After more than a year of renovations, The Lincoln-Douglas Debate Interpretive Center reopened this past October. The center was also renamed as “The Lincoln Douglas Debate Museum.”
The museum is open to educate residents and visitors about the significance of the sixth Lincoln-Douglas Debate with state-of-the-art exhibits, displays and professional videos. Visitors learn how the event made an impact on a local and state level, but also on a national level as it became a turning point in Lincoln’s political career which launched him to the path to presidency.
The museum features five new exhibits with display panels and storytelling videos that bring history to life and lets the visitor explore the past, reflect on the importance of these events and envision steps we can take to learn from history. These efforts will continue to build upon the idea that all men are created equal and apply in today’s world we experience much more diversity, appreciation of different cultures and lifestyles, and increasing equity opportunities.
The museum exhibits are titled “A Slave Nation,” “Quincy, the Turning Point,” “Quincy in the Lincoln-era,” “Quincy’s Judge Douglas” and “The Turning Point” gallery. Each exhibit focuses on these particular topics, visually telling historical facts and a timeline of events. Exhibits also present interactive features that make you feel like you’ve stepped back into a different time period.
In addition, there is a mural of the Lincoln-era Adams County Courthouse, a Looking for Lincoln station that gives information about the Lincoln Heritage Trail that pinpoints 18 wayside storyboards throughout Quincy and lists local historical sites, museums and attractions related to Lincoln. Another wall mural from the Abraham Lincoln Presidential Library and Museum in Springfield outlines the senatorial debates of 1858 and asks the viewer thought provoking questions to let them consider how the world would be different if certain events didn’t occur as they did in the mid-19th century related to this debate over slavery.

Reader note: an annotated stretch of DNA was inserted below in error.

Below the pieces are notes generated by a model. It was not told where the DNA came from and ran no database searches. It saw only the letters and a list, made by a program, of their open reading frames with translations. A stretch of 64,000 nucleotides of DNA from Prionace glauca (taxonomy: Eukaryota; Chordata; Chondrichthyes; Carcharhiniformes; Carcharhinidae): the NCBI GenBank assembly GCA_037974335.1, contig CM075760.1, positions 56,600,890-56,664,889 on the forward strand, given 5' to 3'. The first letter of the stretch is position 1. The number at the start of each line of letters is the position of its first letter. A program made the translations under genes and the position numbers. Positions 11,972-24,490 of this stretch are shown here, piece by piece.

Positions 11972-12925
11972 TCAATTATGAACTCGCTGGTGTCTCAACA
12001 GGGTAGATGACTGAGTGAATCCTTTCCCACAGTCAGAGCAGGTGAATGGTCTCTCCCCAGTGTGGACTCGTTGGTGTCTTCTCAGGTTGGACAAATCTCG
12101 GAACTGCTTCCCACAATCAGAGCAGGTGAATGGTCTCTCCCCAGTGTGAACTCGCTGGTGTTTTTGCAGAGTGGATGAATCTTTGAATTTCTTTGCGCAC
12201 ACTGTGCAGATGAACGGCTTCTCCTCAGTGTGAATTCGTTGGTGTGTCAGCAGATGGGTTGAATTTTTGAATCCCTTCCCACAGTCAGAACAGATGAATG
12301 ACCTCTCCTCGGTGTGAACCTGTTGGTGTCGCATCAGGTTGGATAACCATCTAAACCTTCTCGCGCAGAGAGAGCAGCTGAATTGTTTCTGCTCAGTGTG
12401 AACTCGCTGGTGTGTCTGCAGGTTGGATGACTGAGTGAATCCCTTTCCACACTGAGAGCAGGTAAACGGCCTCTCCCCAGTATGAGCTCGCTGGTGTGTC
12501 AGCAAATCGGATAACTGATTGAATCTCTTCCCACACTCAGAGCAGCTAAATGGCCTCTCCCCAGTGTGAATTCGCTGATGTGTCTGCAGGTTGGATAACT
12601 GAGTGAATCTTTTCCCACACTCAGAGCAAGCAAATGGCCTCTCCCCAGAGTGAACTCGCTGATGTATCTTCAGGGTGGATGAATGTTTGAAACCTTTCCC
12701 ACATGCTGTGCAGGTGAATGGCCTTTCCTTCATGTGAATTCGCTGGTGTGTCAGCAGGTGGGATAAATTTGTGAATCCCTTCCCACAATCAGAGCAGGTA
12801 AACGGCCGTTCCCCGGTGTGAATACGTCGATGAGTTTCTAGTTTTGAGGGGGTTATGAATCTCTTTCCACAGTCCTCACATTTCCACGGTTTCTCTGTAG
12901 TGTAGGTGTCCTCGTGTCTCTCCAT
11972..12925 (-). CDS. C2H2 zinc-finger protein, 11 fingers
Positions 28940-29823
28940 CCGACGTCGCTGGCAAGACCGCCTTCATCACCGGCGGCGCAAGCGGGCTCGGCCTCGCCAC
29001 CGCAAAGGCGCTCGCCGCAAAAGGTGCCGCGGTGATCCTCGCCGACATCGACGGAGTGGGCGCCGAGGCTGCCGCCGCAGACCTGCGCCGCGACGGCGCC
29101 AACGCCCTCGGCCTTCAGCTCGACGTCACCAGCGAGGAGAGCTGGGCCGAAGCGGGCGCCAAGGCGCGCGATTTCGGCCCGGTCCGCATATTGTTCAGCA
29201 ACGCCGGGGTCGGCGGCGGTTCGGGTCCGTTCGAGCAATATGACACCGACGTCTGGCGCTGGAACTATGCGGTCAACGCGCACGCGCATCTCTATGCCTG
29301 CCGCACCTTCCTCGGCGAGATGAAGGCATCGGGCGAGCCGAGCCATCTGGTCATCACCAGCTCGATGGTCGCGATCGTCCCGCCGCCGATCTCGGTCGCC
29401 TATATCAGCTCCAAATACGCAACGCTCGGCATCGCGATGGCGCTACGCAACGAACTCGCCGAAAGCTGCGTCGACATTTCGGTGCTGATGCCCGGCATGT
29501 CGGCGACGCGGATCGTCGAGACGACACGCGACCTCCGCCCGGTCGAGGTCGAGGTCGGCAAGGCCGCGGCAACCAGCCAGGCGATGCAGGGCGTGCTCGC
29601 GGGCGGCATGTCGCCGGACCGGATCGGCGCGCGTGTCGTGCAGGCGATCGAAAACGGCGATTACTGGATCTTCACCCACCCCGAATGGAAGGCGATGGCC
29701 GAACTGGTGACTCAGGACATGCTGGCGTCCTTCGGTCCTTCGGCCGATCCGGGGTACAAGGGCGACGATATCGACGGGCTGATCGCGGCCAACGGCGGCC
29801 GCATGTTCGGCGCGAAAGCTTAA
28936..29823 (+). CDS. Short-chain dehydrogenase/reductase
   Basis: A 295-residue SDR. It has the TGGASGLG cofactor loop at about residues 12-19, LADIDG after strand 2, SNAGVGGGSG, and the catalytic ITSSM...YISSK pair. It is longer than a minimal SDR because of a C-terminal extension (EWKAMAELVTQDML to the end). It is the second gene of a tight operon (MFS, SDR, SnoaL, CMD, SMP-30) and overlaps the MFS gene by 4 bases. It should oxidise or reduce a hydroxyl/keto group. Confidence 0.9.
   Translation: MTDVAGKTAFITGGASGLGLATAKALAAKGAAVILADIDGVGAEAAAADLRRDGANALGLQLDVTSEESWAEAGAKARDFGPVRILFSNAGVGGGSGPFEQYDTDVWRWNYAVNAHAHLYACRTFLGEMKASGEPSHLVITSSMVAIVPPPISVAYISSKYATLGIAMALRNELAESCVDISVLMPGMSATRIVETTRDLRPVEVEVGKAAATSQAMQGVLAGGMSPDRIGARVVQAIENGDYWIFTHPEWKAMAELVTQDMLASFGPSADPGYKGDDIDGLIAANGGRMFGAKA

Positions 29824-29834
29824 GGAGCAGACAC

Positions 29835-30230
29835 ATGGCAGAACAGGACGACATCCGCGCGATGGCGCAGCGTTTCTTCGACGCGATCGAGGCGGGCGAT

During February and in observance of Black History Month, the museum is excited to announce the opening of a new exhibit featuring local Black history. A nonprofit group called Impact Global is a tenant of the museum and staff is available to assist visitors, give tours but also has been given the opportunity to collect stories and artifacts from the current generation that will be used in the exhibits.
The public is invited to a new monthly program series titled “History Happy Hour.” These free events offer historical presentations and discussions that provide awareness of the museum and community engagement. The programs by local historians, authors and researchers will focus on the important context surrounding this history.
The Lincoln Douglas Debate Museum is open Monday-Friday from 10 am-4 pm and by appointment. A new website and phone number will be launched soon. For contact information, call Arts Quincy at
217-222-3432 for assistance.